3 things to check before buying a dividend stock for passive income

Jonathan Smith explains some of the key points he makes sure to tick off before buying any dividend stocks for his portfolio.

The content of this article was relevant at the time of publishing. Circumstances change continuously and caution should therefore be exercised when relying upon any content contained within this article.

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Buying a dividend stock for passive income can be a great idea. After all, what’s not to like about picking up money as a shareholder when the business pays out some of the profits? However, to ensure that I benefit from a sustainable dividend payout in years to come, there are several things worth checking before making the commitment. 

Starting with the basics

The first thing I look at is the dividend yield. There’s no point me getting excited about a stock if it doesn’t actually pay out a dividend. Even if it does pay one, I need to look to see if it’s good value for money. 

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For example, I might find a stock with a dividend yield of 1%. This might seem a good deal, especially considering that the interest rate from the Bank of England is currently at 0.1%. Yet I need to consider that the average FTSE 100 dividend yield is around 3.4%. So this stock underperforms the average quite considerably. 

This is why it’s important to check the dividend yield before making a call on whether to buy or not. Clearly, I might decide against buying a dividend stock with an above-average yield for valid reasons. I might also choose to buy a low-yielding stock, if I think the potential is there to increase. Either way, it’s a good barometer to start with.

Looking at the history for the future

Another thing I look at with dividend stocks is the history of payments. Some companies have quite erratic dividend payment schedules. For example, I can look at whether the dividend was cut during the pandemic. I can also look back further and see if the dividend was halted over periods in the past decade.

The reason this is important is that I need to consider the future probability of getting paid. If one stock has paid out a dividend every year for the past decade, I think this is a great sign. For others that have missed dividend payments (or have seen big swings in the dividend per share paid out), I’m a bit more cautious.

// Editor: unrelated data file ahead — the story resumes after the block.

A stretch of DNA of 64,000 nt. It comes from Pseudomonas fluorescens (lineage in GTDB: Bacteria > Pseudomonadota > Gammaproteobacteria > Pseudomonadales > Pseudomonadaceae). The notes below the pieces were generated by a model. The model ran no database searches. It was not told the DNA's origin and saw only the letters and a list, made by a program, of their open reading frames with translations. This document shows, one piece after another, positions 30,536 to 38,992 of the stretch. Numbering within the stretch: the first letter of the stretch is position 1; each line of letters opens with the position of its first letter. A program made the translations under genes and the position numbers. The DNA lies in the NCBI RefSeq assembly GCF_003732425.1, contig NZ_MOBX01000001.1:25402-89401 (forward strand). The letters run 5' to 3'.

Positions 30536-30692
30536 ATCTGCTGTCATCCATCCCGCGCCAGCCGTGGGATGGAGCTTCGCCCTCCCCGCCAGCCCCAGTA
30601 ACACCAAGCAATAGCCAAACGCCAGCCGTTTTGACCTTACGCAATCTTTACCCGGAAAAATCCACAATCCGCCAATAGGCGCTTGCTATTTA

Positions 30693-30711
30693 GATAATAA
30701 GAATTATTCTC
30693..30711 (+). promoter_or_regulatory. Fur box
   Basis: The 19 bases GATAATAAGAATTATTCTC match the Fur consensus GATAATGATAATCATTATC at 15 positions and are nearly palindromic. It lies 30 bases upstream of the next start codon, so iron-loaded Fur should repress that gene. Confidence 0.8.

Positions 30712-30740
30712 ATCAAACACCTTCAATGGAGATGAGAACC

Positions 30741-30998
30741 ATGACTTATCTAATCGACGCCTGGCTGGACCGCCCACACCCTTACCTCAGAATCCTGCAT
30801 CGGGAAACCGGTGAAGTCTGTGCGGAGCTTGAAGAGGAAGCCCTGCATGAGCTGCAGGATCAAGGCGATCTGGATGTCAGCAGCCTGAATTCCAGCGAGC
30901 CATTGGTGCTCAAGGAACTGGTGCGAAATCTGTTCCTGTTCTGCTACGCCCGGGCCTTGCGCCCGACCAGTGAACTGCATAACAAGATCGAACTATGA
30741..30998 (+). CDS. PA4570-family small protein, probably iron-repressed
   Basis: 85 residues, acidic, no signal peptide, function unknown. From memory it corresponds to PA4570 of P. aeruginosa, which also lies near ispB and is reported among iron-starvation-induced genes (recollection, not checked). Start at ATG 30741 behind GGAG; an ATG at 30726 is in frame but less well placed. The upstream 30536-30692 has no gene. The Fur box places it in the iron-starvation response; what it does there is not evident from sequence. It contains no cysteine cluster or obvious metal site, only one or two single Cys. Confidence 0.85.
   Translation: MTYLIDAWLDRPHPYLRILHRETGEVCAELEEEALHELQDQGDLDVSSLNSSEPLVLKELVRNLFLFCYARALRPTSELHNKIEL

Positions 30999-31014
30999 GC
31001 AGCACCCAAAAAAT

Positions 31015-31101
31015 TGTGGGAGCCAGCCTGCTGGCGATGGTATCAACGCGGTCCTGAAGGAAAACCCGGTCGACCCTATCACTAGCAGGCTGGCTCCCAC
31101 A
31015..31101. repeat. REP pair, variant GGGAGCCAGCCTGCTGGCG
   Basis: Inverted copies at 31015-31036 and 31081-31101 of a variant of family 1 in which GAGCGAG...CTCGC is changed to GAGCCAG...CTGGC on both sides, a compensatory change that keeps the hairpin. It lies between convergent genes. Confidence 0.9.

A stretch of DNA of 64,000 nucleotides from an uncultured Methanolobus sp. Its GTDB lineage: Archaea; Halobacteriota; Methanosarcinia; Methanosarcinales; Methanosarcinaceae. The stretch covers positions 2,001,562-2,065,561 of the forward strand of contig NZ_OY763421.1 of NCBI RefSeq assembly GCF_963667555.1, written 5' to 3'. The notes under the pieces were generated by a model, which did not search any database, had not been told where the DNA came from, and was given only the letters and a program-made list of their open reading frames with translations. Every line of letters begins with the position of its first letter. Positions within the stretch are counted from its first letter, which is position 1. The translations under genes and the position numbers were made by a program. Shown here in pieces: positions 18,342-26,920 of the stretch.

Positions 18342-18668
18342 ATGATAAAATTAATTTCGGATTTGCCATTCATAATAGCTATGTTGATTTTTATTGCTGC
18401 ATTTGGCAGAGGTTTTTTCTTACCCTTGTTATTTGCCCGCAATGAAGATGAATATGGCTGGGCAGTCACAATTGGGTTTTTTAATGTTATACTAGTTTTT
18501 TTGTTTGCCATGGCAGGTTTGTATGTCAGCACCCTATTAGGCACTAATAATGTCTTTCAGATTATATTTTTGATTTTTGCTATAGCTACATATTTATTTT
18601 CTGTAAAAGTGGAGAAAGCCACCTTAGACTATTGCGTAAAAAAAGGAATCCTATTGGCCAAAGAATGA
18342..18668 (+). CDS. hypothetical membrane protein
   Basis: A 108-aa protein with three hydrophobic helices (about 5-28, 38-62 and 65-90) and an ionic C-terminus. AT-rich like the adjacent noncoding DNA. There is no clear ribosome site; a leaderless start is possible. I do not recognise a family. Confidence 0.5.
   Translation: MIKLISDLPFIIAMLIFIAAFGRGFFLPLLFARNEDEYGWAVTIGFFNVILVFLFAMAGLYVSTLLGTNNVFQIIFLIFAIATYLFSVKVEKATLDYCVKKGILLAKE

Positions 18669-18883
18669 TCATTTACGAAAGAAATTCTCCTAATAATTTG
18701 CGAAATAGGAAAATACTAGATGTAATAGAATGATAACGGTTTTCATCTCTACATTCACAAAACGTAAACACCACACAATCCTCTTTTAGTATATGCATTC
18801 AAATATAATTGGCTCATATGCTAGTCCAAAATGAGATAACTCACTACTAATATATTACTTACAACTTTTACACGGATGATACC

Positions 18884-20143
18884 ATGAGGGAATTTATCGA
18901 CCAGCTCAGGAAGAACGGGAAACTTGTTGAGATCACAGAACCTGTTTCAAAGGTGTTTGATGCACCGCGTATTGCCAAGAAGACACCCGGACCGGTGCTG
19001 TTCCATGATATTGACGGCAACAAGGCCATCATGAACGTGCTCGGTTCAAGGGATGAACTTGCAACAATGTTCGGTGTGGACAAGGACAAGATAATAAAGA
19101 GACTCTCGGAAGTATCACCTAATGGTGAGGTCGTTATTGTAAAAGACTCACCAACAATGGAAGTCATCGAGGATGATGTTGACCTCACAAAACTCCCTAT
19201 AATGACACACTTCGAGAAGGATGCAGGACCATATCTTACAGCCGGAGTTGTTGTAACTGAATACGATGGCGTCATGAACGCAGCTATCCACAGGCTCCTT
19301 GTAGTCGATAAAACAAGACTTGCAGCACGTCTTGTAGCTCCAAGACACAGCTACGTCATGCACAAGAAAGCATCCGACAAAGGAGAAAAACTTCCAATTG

One point to note here is that the pandemic was a black swan event. So I can still find value in a company that temporarily paused dividend payments, if the rest of its history shows a good track record of payments.

Key metrics for dividend stocks

A final thing I should consider is the balance sheet and income statement. Financial reports are never particularly fun, but they’re important. For example, I’d look at the debt levels of the company. I’d also consider the amount of retained profit the company has, as well as profit margins.

All of these points could impact the dividends that I could receive going forward. Excessive debt could see dividends halted to protect cash flow. Slim profit margins could mean that a good year can flip to a bad year very easily if margins unexpectedly fall.

Overall, I can hopefully give myself the best shot at making good investment choices by taking note of the above points before I buy a dividend stock.

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jonathansmith1 and The Motley Fool UK has no position in any share mentioned. Views expressed on the companies mentioned in this article are those of the writer and therefore may differ from the official recommendations we make in our subscription services such as Share Advisor, Hidden Winners and Pro. Here at The Motley Fool we believe that considering a diverse range of insights makes us better investors.

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